Me and Vegeta Down by the Schoolyard

Sabat has voiced the English-dubbed version of Vegeta for years, and continues to do so in the new feature length film Dragon Ball Z; Resurrection ‘F,’ currently on the big screen via Fathom Events in select markets.  

 

 

For those standing outside the always-expanding circle of rabid Dragon Ball Z fandom, the name Christopher Sabat may not mean a whole heck of a lot. However, if you are a fan of Toei Animation’s adaptation of Akira Toriyama’s long-running and wildly successful franchise, his name will conjure up images of a short, raven-haired Saiyan with a chip on his shoulder named Vegeta. Sabat has voiced the English-dubbed version of Vegeta for years, and continues to do so in the new feature length film Dragon Ball Z; Resurrection ‘F,’ currently on the big screen via Fathom Events in select markets.
I spoke to Mr. Sabat recently from his recording studio, OkraTron 5000, in Richardson, Texas, and was curious if his approach to the character has changed over the years. “Vegeta is someone I understand very well, and I know what he’s all about,” Sabat says in a sedate speaking voice, a universe away from his Vegeta and Piccolo portrayals. “After a while, I started to see his point of view and actually started to feel sympathetic towards him. Sometimes,” he adds, laughing, “I think he deserves to act like the dick he is.” When Funimation licensed DBZ for North America, the voice actors doing the English dubbing simply tried to keep the characters voices somewhat recognizable to fans. “When we started doing this in ’99, our main job was just to keep the voices consistent with what had been there before,” he says. “Now when I open my mouth, I know exactly who he is, and how he needs to sound.”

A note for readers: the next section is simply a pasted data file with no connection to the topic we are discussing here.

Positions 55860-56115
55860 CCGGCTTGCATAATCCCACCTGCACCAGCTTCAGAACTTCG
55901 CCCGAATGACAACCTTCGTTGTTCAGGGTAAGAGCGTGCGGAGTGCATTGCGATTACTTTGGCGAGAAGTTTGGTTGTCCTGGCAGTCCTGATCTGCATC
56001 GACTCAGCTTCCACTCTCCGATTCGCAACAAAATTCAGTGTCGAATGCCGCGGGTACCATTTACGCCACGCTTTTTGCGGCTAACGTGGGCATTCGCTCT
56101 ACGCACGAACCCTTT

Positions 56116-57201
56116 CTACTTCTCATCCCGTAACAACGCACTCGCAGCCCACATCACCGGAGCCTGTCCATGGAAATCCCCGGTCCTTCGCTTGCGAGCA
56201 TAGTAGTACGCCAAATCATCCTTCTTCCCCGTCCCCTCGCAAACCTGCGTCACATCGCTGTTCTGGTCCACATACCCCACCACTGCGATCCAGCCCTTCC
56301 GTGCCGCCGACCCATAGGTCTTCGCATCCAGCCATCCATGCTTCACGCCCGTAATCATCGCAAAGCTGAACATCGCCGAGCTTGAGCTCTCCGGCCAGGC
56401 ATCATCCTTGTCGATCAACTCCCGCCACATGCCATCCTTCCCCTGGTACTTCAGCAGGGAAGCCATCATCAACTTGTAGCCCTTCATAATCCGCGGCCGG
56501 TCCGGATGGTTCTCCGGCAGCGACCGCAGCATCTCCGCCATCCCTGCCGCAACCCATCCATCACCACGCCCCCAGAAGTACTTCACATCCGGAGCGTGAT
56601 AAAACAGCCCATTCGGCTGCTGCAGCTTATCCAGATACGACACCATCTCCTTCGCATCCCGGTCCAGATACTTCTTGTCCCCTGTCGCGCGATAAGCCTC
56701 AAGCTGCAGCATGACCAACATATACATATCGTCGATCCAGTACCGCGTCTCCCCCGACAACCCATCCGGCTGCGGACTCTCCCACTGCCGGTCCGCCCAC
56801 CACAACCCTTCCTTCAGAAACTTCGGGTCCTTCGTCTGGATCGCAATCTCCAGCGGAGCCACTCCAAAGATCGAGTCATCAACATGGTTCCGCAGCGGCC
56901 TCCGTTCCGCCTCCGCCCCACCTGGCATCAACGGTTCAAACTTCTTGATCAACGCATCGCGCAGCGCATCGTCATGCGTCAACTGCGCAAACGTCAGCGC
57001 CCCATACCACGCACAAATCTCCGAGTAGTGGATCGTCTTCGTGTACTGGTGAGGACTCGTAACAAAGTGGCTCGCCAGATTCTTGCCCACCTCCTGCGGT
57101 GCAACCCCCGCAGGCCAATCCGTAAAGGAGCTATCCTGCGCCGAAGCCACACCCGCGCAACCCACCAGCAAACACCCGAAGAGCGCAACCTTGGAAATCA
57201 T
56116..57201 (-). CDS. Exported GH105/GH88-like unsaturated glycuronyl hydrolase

One of the busiest voice actors in the genre, Sabat also voices characters in Attack on Titan, Ghost in the Shell, and Ninja Slayer. How did he get into this line of work in the first place? “I was in the right place at the right time,” he relates. “I was going to school, and I knew someone who was starting a small company called Filmation. It was a sweet job with no money!” For years at anime conventions, aspiring voice artists hoping to give life to the next generation of Super Saiyans have asked him for tips and tricks to get into the industry. According to Sabat, there really is no easy answer for getting your foot, or in this case, throat, in the door. “Every voice actor I’ve spoken with has taken a very unique path. It seems like every one of them has had a different way they entered the business.”
As the talk turns to Dragon Ball Z; Resurrection ‘F,’ Sabat doesn’t hold back on his excitement regarding his latest foray into Vegeta-ville. “Well it looks great on the big screen. It’s a continuation of last year’s Battle of Gods, and if there was one criticism of the last one, it’s that fans wished it was 45 minutes longer and had more fighting. For those people that felt that way, they will love this one,” he enthuses. “The first 15 minutes set up the story and the rest is basically one long fight. We get to see all of the characters’ special attacks.” And how does our favorite Napoleonesque Saiyan fare? “To me, Vegeta has the best moments in the film.”
Even though the latest film has done knockout business at the box office (it’s already made $57,383,150 and counting), fans keep asking for a new television series. Is there anything on the horizon? “Not at the moment, but I don’t know if you’ve heard, they’re starting a new series in Japan called Dragon Ball Super,” Sabat says. “I haven’t heard about any plans to bring it to America for an English dub, but I would not be surprised at all if it happened.”
Right now, it seems Resurrection ‘F’ will be reason enough to celebrate for a while. “We’ve all been doing this a long time, and it’s still a great experience. The film is really the culmination of 15 years of work.”| Jim Ousley

 

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